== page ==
President Obama urged Congress on Tuesday to take “immediate action” to end tax subsidies for oil and gas companies, as he attempts to limit the political fallout of surging gas prices.

A day before oil firms are set to begin reporting potentially record profits, Obama called on congressional leaders in both parties to roll back more than $4 billion “in unwarranted tax breaks,” saying the money would be better spent on new technology that would reduce the cost of fueling the nation.

“[H]igh oil prices provide more than enough profit motive to invest in domestic exploration and production without special tax breaks,” he wrote in a letter to Congress.

Short of releasing the nation’s emergency oil reserves, the president can’t do much right now to lower the cost of oil. But attempting to show the public that he is taking on the issue has become a priority as the fast-rising price of gasoline has become a major political liability for him.

A Washington Post-ABC News poll released this week found that just 39 percent of people who call gas prices a “serious financial hardship” approve of Obama’s job performance. The survey showed that 60 percent of independents who have been hit hard by gas prices say they won’t support the president’s reelection bid.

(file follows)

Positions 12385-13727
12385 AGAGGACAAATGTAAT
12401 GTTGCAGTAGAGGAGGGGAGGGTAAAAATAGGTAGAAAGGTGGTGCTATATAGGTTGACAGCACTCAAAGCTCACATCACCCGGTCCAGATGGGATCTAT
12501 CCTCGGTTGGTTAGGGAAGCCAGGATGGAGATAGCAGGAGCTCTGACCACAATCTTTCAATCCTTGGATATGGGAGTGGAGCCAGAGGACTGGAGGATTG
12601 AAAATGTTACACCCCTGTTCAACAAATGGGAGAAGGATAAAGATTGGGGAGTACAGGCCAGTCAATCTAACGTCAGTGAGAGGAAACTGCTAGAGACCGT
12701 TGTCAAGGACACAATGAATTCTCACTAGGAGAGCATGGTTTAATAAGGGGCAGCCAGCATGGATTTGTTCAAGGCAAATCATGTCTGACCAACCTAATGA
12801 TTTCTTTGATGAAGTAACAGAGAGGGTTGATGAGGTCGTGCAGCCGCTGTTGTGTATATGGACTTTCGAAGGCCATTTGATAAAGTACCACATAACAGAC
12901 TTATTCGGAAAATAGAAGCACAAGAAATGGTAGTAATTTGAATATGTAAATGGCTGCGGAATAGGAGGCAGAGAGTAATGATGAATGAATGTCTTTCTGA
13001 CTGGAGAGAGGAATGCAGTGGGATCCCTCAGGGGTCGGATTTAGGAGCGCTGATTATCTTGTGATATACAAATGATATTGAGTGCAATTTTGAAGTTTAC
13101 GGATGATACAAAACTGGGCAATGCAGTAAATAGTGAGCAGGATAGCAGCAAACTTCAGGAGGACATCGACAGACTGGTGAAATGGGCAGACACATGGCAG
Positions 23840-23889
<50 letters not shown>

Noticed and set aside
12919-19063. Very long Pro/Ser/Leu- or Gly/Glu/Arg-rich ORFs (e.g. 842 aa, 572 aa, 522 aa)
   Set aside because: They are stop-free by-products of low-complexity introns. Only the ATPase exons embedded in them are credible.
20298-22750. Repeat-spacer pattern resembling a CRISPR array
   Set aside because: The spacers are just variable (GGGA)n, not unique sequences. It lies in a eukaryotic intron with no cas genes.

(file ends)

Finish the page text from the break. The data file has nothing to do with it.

The price of gas reached an average of $3.87 a gallon nationwide on Tuesday, more than $1 a gallon higher than it was a year ago, AAA said. In the Washington region, gas averaged $3.93 a gallon.

Like many of his predecessors who faced soaring fuel prices, Obama is trying various tactics to tackle the problem. He acknowledged Tuesday that there is no “silver bullet.”

Obama’s new effort to press Congress to end tax breaks — something that he has been urging throughout his tenure — follows a plan he announced last month to try to reduce the nation’s reliance on oil imports and the formation last week of a task force to investigate potential price gouging.

In his letter to Congress, Obama seized on comments that House Speaker John A. Boehner (R-Ohio) made Monday. “Certainly I think it’s something we ought to be looking at,” the speaker said in an interview with ABC News.

But Boehner’s office said Tuesday that although he is willing to look at the issue, he is far from endorsing any changes.

“The speaker wants to increase the supply of American energy and reduce our dependence on foreign oil, and he is only interested in reforms that actually lower energy costs and create American jobs,” spokesman Brendan Buck said. “Unfortunately, what the president has suggested so far would simply raise taxes and increase the price at the pump.”

White House press secretary Jay Carney said at his daily briefing Tuesday that this is an apt week to highlight the tax breaks.

“The oil and gas companies are all announcing their profits this week. They’re expected to be quite large,” he said. “And while we certainly are glad to see companies making a profit, we do not believe that . . . they need to be subsidized by the American taxpayer.”

But he rejected the view that the president’s letter Tuesday was a campaign effort.

“We don’t look at this as an issue of electoral politics in 18 months,” Carney said. “We look at this as an issue of hardship for average Americans today.”